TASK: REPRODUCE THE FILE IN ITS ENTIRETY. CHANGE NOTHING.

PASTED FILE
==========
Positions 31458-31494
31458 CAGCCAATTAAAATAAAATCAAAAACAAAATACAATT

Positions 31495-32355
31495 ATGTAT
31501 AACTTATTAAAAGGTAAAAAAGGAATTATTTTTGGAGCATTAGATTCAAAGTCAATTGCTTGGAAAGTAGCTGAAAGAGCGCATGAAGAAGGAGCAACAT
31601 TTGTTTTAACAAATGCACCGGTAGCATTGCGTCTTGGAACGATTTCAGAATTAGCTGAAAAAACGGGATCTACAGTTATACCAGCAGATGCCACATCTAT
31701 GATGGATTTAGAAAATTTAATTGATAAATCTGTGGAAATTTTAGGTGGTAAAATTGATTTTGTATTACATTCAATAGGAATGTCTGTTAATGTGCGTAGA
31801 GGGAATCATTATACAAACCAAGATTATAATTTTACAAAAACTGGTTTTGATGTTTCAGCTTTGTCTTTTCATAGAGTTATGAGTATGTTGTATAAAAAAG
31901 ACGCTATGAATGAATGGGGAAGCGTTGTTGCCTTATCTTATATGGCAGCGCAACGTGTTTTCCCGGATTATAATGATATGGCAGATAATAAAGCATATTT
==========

Positions 31458-31494
31458 CAGCCAATTAAAATAAAATCAAAAACAAAATACAATT

Positions 31495-32355
31495 ATGTAT
31501 AACTTATTAAAAGGTAAAAAAGGAATTATTTTTGGAGCATTAGATTCAAAGTCAATTGCTTGGAAAGTAGCTGAAAGAGCGCATGAAGAAGGAGCAACAT
31601 TTGTTTTAACAAATGCACCGGTAGCATTGCGTCTTGGAACGATTTCAGAATTAGCTGAAAAAACGGGATCTACAGTTATACCAGCAGATGCCACATCTAT
31701 GATGGATTTAGAAAATTTAATTGATAAATCTGTGGAAATTTTAGGTGGTAAAATTGATTTTGTATTACATTCAATAGGAATGTCTGTTAATGTGCGTAGA
31801 GGGAATCATTATACAAACCAAGATTATAATTTTACAAAAACTGGTTTTGATGTTTCAGCTTTGTCTTTTCATAGAGTTATGAGTATGTTGTATAAAAAAG
31901 ACGCTATGAATGAATGGGGAAGCGTTGTTGCCTTATCTTATATGGCAGCGCAACGTGTTTTCCCGGATTATAATGATATGGCAGATAATAAAGCATATTT